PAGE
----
The 2014 Nonprofit Communications Trends Report was released last week [January 2014] and one of the more interesting findings was that donor retention remains a lower priority.
As my colleague Frank Barry mentioned, most nonprofits stink at donor retention. Nearly 3 out of 4 new donors never make a second gift. Over the past 10 years, donor retention has fallen from 33% to 27%.
But…donor retention isn’t one of the top three communications goals for 2014, according to the report. Acquiring new donors, engaging our community and general brand awareness all rank ahead of retention.
And while only 34% of executive directors picked donor retention as a top 2014 goal, just 16% of nonprofit communications directors said the same.
Donor retention is often overlooked and, because of this, nonprofits aren’t using email as a key retention tool. That likely means more email “asks” this year (donations, event registrants, advocacy actions) and fewer retention emails, like reporting back to donors and building relationships.
The risk this poses is if most emails ask for something, people may start tuning out everything. To make “ask” emails more effective, constituents need to also see results consistently from your organization. They need know that progress is being made and feel the momentum.
Email can play a key role in this, but the focus on donor retention must be better. To help, here are:
9 Underutilized Emails to Improve Donor Retention
Report back on someone’s donation
One of the most underutilized, but most effective donor retention emails. It’s simply reporting back on the impact of someone’s gift, like The Wilderness Society and Charity Water do below:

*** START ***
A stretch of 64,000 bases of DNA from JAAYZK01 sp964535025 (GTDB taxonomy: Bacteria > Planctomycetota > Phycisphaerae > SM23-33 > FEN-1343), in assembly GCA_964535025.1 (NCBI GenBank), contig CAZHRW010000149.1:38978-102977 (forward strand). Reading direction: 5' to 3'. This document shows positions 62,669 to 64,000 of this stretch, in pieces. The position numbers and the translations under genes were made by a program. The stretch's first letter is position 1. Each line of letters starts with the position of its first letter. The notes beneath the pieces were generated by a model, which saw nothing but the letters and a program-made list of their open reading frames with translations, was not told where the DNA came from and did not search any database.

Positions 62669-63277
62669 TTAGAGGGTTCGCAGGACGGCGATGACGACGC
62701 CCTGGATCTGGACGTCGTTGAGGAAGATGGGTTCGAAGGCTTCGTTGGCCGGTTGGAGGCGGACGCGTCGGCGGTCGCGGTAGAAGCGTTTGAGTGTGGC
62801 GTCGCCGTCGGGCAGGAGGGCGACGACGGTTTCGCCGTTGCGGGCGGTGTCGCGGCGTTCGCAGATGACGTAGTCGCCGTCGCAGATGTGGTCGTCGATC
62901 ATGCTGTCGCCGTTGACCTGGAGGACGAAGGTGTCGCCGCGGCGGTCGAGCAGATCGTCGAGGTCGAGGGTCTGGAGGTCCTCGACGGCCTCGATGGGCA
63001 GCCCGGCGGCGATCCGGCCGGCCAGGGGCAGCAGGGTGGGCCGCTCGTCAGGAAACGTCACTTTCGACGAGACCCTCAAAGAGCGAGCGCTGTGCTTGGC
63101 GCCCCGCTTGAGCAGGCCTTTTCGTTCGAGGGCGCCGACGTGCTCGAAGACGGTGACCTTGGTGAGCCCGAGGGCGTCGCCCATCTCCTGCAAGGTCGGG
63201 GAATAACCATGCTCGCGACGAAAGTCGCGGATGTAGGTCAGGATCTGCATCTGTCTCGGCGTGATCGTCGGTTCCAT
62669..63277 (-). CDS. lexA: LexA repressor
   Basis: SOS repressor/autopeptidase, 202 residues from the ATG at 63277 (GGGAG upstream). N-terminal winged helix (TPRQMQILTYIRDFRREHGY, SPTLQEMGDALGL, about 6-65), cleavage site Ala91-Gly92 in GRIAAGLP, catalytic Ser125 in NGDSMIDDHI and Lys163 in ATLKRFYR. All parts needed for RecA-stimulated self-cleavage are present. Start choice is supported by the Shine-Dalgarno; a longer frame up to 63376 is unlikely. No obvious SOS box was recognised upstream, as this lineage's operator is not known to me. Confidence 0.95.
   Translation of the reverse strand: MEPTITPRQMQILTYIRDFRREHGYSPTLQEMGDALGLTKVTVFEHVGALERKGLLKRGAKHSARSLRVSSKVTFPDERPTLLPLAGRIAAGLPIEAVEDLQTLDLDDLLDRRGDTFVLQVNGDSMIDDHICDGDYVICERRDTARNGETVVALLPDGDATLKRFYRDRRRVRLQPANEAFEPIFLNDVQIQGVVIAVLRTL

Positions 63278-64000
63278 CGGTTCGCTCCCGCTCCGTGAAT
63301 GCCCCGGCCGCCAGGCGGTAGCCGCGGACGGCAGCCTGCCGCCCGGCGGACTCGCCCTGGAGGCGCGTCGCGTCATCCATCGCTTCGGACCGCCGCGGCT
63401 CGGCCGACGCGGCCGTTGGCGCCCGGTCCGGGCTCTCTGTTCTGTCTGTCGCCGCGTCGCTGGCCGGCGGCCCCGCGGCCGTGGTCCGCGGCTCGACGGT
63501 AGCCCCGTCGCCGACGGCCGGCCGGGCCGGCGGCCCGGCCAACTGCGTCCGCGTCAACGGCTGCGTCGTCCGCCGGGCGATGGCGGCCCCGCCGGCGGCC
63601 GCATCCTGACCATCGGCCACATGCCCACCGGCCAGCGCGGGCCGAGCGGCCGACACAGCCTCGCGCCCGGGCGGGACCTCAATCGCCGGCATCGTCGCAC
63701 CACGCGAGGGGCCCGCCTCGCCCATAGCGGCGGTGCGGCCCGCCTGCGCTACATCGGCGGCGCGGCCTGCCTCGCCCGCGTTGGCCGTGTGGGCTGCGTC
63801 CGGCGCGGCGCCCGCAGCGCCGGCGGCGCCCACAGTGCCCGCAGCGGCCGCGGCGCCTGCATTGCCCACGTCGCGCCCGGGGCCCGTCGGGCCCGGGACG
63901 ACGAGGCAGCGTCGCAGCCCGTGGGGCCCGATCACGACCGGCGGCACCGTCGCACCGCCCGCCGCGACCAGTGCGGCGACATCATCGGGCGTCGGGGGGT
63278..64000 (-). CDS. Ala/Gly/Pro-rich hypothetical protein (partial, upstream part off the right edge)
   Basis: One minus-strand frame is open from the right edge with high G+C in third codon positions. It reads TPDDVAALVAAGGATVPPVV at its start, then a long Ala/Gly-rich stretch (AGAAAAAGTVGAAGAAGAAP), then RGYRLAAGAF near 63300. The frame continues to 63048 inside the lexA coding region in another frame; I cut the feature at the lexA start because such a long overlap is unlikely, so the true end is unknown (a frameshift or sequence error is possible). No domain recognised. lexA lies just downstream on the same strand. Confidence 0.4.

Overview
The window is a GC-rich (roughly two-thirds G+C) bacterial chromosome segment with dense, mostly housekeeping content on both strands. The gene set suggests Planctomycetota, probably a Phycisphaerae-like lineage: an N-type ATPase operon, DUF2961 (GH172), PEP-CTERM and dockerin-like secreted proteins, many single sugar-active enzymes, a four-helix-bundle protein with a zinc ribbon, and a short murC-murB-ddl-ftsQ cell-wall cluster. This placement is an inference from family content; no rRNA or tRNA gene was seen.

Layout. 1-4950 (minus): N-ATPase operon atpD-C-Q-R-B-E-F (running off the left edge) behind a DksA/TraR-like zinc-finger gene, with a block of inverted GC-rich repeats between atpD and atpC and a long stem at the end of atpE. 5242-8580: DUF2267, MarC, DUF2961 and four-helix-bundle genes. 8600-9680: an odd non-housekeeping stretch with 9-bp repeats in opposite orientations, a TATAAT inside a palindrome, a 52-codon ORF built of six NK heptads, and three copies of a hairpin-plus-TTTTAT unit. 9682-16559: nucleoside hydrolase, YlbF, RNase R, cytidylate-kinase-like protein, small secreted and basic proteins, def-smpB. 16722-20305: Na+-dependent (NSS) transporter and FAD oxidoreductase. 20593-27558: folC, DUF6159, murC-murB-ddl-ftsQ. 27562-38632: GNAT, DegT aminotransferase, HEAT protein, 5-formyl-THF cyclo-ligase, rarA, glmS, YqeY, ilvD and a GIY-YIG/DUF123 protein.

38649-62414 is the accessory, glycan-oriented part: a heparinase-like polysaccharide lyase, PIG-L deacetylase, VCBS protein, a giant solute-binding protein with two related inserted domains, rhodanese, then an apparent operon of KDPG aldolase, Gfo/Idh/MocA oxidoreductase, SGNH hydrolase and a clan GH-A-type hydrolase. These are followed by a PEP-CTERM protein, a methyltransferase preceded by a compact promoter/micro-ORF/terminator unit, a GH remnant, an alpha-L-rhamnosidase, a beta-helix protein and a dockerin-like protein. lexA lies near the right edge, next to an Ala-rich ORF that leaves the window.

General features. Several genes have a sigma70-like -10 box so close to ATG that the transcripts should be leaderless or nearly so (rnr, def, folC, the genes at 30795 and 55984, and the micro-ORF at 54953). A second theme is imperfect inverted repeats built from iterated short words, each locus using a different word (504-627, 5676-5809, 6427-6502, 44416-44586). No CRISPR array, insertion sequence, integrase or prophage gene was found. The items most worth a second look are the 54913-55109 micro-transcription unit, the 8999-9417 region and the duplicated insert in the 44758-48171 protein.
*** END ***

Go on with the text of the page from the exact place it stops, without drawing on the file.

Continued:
Revisit past major initiatives
December often brings emails about this year’s accomplishments. Go back further. Revisit progress on major past initiatives, like these examples:
Celebrate your mission’s accomplishments
Not only did Easter Seals share that a teenager with Down syndrome climbed Mount Everest, they took it a step further by asking people to sign a congratulatory ecard.
When’s the last time you shared a story via email that didn’t ask for money?
New video to share
Videos show your impact, stir emotions and are memorable. Don’t assume everyone will see it on Facebook – share it like Communities in Schools did:
Upcoming media coverage
Let people know you’re being featured somewhere (TV, radio, magazine, etc.). It conveys the progress you’re making is newsworthy.
Close the loop on urgent asks
If you’ve presented an urgent problem – perhaps in December – close the loop by providing results. Credit supporters for what they’ve made possible.
It reinforces the value of being on your email list. And if you wait to say it in your quarterly newsletter, it may be old news.
Related news of the day
When Jason Collins came out as the first gay active NBA player, HRC helped spread the word to their email list. Do the same with major news that impacts your mission.
There are a lot of choices out there when it comes to giving. If someone doesn’t feel their donation is making an impact, they may go elsewhere.
By Mike Snusz on Jan 16, 2014